STORM Erik is set to lash Britain with freezing rain and 80mph gales – with forecasters warning of a “risk to life” as the system makes its way across the Atlantic.
The Met Office issued a yellow wind warning for Northern Ireland – just hours after the QEII bridge was closed amid fears that lorries could be blown into the water.
Damaging gusts are forecast to sweep Ireland from tomorrow, with the country’s Met Eireann issuing flooding and high seas warnings.
An orange wind warning has been issued for Galway, Mayo and Donegal.
The Met Office confirmed Northern Ireland and western Scotland would also be hit with the strong winds from Friday and Saturday.
The strong winds could even cause power outages along with delays on road and rail networks as commuters are met with downed trees and falling debris.
Overnight, 79mph was recorded on the Isle of Wight, while Aberporth in Wales recorded 73mph and 67mph winds were seen on the Isles of Scilly off the coast of Cornwall.
This morning, the QEII Bridge at the Dartford Crossing was closed due to safety concerns around the overhead winds, with fears high-sided lorries and even cars could be blown sideways and crash.
Essex cops have since warned motorists to expect “long delays” with no sign of the gales subsiding.
More than 100 homes in Cornwall faced black outs this morning when trees were sent crashing across powerlines.
Families had cold breakfasts in Fowey, where TV star Dawn French has a £5 million clifftop mansion. It’s not known if she was one of the residents whose electricity was cut but locals said the blackout hit the town centre.
Dozens more homes were hit by a power cut in the Tintagel area in the early hours of this morning as the gales slammed in from the Atlantic.
Meteorologist Mark Wilson advised motorists to take care, saying: “Be mindful that there could be some tricky conditions on the roads, for example there will be strong winds that could affect transport, like high-sided vehicles crossing bridges, so there could be delays.”
Gales and rain will be back with a vengeance later this week – with further weather warnings in place from midday Friday until Saturday evening at 6pm.
Of Thursday’s winds, the Met Office said: “A period of very strong and gusty winds is likely on Wednesday night and Thursday morning.
“Strongest winds will be across South West England and South and West Wales late evening, with gusts of 60 to 70 mph on coasts and 50 to 60 mph inland.
“Elsewhere winds will be strongest after midnight, with gusts of 60 mph on coasts and 50 mph inland before easing during Thursday morning.”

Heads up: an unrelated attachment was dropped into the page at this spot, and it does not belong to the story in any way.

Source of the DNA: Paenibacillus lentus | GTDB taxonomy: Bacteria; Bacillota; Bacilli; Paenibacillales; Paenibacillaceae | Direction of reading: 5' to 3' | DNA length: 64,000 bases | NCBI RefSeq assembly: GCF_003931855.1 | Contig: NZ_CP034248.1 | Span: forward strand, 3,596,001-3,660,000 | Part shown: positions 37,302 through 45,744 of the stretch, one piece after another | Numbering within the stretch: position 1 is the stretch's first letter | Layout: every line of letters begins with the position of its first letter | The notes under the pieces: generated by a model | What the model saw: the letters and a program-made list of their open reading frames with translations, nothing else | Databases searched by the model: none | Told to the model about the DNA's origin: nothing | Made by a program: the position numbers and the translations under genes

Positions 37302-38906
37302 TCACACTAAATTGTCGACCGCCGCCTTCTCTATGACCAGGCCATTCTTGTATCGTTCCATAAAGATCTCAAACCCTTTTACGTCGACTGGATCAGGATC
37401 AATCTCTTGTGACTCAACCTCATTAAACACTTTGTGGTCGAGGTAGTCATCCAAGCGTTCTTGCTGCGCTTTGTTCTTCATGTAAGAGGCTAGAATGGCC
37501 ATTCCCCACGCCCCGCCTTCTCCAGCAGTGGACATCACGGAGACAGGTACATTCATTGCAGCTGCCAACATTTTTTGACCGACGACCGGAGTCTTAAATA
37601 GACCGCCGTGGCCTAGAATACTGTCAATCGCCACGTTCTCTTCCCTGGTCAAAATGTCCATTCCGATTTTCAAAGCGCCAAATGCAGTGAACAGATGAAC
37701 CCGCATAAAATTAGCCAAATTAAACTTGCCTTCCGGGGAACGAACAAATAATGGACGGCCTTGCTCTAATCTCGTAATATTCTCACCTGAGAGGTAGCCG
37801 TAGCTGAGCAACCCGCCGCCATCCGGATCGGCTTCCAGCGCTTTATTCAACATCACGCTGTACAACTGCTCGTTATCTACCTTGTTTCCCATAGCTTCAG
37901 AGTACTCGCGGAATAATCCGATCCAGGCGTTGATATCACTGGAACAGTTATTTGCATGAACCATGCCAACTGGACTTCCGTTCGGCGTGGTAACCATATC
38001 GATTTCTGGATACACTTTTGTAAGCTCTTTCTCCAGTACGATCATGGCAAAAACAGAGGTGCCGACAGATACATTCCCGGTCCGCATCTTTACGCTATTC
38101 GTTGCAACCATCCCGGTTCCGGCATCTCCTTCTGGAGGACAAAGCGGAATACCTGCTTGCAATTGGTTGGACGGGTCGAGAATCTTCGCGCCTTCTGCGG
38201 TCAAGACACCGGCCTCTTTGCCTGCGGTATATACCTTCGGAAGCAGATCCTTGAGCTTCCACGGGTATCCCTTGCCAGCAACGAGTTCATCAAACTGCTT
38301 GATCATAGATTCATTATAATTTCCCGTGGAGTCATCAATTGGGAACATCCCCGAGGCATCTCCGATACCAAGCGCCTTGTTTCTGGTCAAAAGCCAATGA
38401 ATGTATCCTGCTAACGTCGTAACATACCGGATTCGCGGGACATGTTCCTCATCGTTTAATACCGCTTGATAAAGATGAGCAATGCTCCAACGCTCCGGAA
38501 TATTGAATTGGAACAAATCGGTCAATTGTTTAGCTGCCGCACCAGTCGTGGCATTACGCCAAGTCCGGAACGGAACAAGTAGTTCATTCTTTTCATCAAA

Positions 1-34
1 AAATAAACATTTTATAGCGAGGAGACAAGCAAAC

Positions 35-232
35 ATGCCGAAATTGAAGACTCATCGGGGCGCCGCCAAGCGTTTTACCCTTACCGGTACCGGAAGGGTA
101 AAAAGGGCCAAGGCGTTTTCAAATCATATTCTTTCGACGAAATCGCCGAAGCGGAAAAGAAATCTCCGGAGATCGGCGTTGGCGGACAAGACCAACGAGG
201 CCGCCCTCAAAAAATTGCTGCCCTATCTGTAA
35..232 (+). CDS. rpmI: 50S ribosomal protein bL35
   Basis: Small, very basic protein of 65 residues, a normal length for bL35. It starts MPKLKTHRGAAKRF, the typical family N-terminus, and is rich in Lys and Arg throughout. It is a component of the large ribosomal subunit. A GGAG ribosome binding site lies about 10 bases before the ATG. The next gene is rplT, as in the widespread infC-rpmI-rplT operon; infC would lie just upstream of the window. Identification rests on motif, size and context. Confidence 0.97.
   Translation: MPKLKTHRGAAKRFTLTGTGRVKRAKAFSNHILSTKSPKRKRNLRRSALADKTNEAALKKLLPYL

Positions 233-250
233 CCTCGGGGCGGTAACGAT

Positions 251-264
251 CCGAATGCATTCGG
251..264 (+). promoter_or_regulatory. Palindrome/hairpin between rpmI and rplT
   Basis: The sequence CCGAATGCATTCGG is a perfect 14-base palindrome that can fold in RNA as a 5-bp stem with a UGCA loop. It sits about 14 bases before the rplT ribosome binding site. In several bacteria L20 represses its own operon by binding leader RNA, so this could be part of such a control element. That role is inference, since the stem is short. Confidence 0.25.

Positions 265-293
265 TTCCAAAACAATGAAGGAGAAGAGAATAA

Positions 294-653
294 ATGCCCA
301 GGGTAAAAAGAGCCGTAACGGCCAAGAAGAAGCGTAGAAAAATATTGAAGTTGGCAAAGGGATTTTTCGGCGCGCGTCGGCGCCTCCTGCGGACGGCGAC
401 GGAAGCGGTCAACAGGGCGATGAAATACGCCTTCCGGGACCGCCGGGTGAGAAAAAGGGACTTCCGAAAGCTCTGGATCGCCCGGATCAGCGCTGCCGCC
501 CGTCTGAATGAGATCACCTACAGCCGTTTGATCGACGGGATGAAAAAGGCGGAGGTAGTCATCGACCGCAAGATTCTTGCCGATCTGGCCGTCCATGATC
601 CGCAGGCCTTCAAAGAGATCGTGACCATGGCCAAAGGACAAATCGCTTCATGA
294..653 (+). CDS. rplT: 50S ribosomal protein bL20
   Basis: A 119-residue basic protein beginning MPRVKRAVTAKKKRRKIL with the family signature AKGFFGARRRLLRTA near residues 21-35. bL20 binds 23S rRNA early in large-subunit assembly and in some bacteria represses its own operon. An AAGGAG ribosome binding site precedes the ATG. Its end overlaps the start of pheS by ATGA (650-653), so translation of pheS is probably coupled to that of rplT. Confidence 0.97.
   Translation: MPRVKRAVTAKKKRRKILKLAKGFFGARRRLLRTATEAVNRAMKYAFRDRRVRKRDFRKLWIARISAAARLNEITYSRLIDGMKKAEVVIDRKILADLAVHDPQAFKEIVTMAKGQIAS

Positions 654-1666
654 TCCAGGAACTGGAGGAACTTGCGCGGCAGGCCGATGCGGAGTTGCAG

Along with the strong winds, rain and cloud will also affect many parts in the morning until sunny spells break out in the afternoon.
In the latest forecast from Meteogroup, experts said of Thursday’s weather: “It will be largely cloudy in the morning with outbreaks of rain and hill snow in the north-east.
“It will be dry with sunny spells in the south and west.
“There will be sunny spells and showers for many during the afternoon, most of which will affect western areas. Brisk south-westerly winds.”
For tonight, the forecast added: “In the evening, it will be clear in eastern parts of England and Scotland.
“Elsewhere, there will be a lot of cloud with outbreaks of rain in the west.
“Through the night, rain will spread eastwards to affect all parts by dawn, often heavy in the west.
“Snow is possible for northern hills. Strong winds.”
On Friday, a band of heavy rain will sweep eastwards across the country, accompanied by strong south-westerly winds
The stormy weather peaks on Friday – bringing heavy floods, forceful winds and creating a danger to life.
Meteogroup added: “On Friday, a band of heavy rain will sweep eastwards across the country, accompanied by strong south-westerly winds.”
The storm “will be at its peak as wind speeds reach 70mph” in the most exposed parts of the west, a forecaster told The Sun Online.
VALENTINE’S DAY FREEZE
The unsettled weather over the next few days will come ahead of plunging temperatures next week.
February 14 could be the coldest weather for NINE years as icy conditions return.
Forecaster Simon Partridge said: “We’ve got a lot more winter to get through.
“Most forecast models agree temperatures will dip again from around February 14 onwards.”
The wintry conditions are expected to continue into the half-term break from February 18.
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